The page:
Tall Mountain Mindfulness and Meditation

Back Pain During Meditation

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If you’ve practiced sitting meditation, chances are that you’ve felt some pain in your back. This is normal. It takes some time to build up the muscle strength to sit upright without a chair back.

The next time you feel pain in your back try noticing that the pain has come up and just leave it be. Sometimes pain moves along all by itself.

If it persists, try the following:

1) Bring your attention to the pain itself for a moment. Our bodies often try to get our attention, like a kid tugging at an adult’s sleeve. Try bringing your awareness to the pain. Sometimes this is all it takes for it to release.

2) If the pain persists, check your posture. In sitting meditation, you want to have a long, upright spine. Your shoulders fall gently down your back. Your neck is long and your chin tilted downwards slightly. If your posture has slipped – and this happens to all of us – take a moment to reorient yourself.

3) If the pain is still there, I recommend gently moving a bit to relieve the pressure. There is no need to hurt yourself in the name of becoming more self-aware and fearless. An important part of meditation is learning to be wiser with our actions. If it makes sense to move a bit, then move a bit. Try to do so mindfully – with awareness and acceptance.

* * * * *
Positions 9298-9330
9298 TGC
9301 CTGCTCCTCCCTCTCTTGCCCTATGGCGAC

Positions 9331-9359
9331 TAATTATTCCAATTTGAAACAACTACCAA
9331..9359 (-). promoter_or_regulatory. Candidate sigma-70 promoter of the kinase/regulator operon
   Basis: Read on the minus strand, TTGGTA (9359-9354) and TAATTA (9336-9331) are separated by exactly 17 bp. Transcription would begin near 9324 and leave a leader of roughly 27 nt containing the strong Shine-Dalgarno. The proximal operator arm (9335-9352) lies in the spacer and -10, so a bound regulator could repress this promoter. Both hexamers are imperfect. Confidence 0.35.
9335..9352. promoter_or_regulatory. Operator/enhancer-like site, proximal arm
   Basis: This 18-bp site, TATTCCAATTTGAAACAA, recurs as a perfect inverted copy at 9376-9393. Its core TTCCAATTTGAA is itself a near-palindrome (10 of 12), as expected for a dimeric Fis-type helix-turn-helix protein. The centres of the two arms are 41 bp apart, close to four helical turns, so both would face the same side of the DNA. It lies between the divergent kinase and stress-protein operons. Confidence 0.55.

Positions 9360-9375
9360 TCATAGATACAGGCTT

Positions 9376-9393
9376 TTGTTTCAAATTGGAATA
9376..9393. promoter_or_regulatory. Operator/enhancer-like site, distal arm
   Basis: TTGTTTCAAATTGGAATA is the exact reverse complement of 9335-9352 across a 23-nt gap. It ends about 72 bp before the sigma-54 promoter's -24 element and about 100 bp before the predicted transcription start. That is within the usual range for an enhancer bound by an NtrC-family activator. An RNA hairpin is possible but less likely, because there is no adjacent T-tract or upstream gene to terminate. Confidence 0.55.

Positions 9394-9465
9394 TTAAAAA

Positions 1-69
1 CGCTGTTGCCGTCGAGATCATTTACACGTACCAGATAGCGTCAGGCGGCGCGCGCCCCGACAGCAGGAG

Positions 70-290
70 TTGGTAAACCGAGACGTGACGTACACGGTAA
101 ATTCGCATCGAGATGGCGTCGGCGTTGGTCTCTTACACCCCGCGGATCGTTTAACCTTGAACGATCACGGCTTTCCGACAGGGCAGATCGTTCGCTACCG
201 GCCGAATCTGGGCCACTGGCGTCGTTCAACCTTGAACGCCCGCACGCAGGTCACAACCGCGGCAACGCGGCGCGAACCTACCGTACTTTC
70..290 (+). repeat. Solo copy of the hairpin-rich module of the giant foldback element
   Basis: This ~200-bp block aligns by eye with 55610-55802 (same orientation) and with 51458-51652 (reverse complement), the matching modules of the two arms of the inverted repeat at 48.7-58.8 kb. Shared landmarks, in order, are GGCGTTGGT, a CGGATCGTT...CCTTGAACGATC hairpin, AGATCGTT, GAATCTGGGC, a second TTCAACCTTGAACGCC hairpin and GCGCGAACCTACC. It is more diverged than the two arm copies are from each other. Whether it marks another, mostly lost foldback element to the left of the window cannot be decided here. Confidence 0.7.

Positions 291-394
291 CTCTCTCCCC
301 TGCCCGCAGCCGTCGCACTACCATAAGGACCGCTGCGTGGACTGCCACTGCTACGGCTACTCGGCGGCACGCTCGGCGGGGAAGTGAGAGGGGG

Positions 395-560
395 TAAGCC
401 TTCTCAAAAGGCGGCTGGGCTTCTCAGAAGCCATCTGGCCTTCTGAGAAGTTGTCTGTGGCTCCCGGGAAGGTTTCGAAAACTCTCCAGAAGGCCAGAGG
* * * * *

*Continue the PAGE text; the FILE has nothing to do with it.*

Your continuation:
4) If you’re sitting in a chair with a back, try sitting with a pillow resting between your back and the back of the chair. This light back support could help.

A cushion can help keep your back upright, improving your focus.

As you practice noticing bodily sensations, like pain, you’ll start to see how they just come and go. You aren’t them. You’re more than them.

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